A record 5,507 fans showed up to Smith Fieldhouse, and BYU volleyball beat Duke, 3-1.

OutKick reached out for comment from BYU’s Athletic Department but did not hear back before this story posted.

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Written by Alejandro Avila

Alejandro Avila lives in Southern California and previously covered news for the LA Football Network. Jeopardy expert and grumpy sports fan that has watched every movie.


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  1. If this is true story the fan definitely should not be saying that most inappropriate now having said that they call each other that all the time and there is a huge double standard regarding the so called N word if its ok for some its okay for all its called free speech but in this setting totally out of line and uncalled for

  2. I’m calling BS on this. No major college Athletic Dept in 2022 would tolerate this. They would have usher / security on this guy within seconds. Other fans in the vicinity would complain immediately. Yes … there may have been one jackass fan … but the Duke player’s family is exploiting this for “political purpose”. …. Yeah, I realize that is hard to believe !!!!!

  3. I’m on the fence about this one. Given modern society’s demand for stories like this I am skeptical but on the other hand fans/general public are capable of doing dumb shit, even if it’s only a few bad apples out of a couple thousand fans. You also can’t overlook that her family has some pull and appear to be the activist type so this whole incident could certainly be trumped up into something more than what it actually was. If it is 100% authentic, seems like a strange venue to heckle (women’s volleyball??). Also, as stated above (Bob), if dude was dropping hard R’s non-stop I find it hard to believe no one in attendance would check the guy or complain to security, OR that no one would whip out a smart phone and film the guy.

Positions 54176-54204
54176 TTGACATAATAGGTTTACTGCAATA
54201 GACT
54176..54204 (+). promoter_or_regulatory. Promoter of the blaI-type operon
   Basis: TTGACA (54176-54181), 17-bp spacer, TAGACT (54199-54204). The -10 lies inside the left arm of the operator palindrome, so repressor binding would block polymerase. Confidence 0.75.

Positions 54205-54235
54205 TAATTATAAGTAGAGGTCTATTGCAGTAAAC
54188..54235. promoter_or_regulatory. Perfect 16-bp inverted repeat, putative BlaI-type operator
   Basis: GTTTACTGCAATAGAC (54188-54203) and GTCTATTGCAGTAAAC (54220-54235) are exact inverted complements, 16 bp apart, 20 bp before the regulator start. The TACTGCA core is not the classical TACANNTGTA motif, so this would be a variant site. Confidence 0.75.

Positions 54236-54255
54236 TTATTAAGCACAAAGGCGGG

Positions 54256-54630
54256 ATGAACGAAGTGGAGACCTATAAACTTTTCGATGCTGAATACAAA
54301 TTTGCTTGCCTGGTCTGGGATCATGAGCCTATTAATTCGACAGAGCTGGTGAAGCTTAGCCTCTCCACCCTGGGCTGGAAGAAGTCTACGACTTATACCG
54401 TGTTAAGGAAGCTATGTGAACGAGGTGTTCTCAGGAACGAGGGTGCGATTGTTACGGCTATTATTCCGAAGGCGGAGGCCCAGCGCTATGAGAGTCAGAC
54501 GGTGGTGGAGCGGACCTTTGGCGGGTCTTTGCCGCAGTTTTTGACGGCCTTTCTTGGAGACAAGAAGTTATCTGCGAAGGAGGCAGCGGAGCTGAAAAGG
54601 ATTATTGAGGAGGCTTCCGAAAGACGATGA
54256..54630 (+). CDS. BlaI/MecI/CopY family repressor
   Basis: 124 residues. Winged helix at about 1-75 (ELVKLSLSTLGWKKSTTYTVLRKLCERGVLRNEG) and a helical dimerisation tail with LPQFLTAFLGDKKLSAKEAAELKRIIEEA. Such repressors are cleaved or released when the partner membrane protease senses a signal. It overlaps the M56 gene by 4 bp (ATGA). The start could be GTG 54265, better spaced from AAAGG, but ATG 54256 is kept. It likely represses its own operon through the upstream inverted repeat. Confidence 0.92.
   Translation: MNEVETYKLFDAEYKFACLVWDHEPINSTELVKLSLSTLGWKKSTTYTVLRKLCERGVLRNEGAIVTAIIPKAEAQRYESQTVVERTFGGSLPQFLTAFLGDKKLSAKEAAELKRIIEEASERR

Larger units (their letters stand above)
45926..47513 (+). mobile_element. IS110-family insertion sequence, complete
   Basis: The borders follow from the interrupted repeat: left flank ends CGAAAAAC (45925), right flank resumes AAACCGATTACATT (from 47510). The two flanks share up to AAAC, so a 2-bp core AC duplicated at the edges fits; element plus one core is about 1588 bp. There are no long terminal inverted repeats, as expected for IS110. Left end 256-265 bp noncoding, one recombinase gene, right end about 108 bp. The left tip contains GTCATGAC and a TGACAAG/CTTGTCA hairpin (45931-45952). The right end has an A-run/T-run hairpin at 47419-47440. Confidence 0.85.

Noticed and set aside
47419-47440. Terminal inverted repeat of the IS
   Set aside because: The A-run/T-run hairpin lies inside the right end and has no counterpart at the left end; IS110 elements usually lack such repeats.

As for Rachel herself, I feel for her if her story is authentic. 100% agree with her stating that one fan is not a reflection on BYU as a whole or their players. She loses me when she hops on the CRT train. BYU staff and players shouldn’t be compelled to undergo “education & training” because some dumbass in the stands said mean things. “It is not enough to indicate you are not racist, instead you must demonstrate you are anti-racist”.

    Nahh.. Lost me there, Kendi X. I want to be on your side in this but miss me with the white guilt, pandering, and sanctimonious virtue signaling. I don’t own anyone of any race or creed shit besides treating them with respect until they give me reason not to. The whole concept of guilty until proven innocent (i.e. proving your not racist) is pathetic and antithetical to MLK’s worldview. Our only job in this scenario is to put the dumbass in the stands in check. And that responsibility goes for anyone when someone is blatantly crossing the line.